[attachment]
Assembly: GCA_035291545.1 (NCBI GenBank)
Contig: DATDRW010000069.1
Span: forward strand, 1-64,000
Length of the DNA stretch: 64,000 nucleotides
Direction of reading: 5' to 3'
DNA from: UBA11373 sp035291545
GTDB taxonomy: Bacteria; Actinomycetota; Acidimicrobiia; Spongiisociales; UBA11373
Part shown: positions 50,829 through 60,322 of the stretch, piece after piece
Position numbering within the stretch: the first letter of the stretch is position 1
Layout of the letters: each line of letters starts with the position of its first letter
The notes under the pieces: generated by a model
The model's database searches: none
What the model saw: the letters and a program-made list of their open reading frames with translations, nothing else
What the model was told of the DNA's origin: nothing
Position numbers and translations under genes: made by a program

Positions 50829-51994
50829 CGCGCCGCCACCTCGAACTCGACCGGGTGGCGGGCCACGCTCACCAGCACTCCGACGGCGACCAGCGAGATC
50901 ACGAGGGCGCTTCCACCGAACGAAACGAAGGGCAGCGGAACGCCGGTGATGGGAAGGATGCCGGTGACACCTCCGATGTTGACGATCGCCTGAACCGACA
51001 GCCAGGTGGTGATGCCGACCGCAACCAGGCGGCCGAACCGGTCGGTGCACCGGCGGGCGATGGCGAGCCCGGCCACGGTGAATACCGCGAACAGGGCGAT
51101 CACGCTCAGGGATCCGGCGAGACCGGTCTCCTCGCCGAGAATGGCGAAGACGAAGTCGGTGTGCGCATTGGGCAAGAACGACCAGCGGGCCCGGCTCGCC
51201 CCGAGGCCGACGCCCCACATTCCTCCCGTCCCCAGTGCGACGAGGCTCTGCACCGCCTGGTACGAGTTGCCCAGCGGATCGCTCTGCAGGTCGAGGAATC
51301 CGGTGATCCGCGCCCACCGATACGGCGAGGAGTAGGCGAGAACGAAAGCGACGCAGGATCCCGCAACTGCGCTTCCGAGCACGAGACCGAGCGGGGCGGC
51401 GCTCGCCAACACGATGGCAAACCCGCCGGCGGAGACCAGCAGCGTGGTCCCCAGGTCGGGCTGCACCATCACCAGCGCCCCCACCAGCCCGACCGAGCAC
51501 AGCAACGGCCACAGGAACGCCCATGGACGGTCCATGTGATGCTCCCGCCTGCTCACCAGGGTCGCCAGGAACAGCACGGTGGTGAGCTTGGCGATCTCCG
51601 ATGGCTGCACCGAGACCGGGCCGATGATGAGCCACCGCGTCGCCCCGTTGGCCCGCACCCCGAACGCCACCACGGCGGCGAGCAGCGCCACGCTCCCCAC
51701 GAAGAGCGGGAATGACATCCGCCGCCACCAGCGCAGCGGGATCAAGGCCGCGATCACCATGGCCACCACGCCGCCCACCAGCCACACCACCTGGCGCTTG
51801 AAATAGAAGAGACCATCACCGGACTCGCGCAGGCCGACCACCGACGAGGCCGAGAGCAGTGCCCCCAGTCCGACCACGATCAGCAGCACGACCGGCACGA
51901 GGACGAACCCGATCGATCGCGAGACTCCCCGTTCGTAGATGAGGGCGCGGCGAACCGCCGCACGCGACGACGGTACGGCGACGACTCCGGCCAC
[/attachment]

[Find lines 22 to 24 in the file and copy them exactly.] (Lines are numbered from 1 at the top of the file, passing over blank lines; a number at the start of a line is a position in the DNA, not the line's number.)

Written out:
51301 CGGTGATCCGCGCCCACCGATACGGCGAGGAGTAGGCGAGAACGAAAGCGACGCAGGATCCCGCAACTGCGCTTCCGAGCACGAGACCGAGCGGGGCGGC
51401 GCTCGCCAACACGATGGCAAACCCGCCGGCGGAGACCAGCAGCGTGGTCCCCAGGTCGGGCTGCACCATCACCAGCGCCCCCACCAGCCCGACCGAGCAC
51501 AGCAACGGCCACAGGAACGCCCATGGACGGTCCATGTGATGCTCCCGCCTGCTCACCAGGGTCGCCAGGAACAGCACGGTGGTGAGCTTGGCGATCTCCG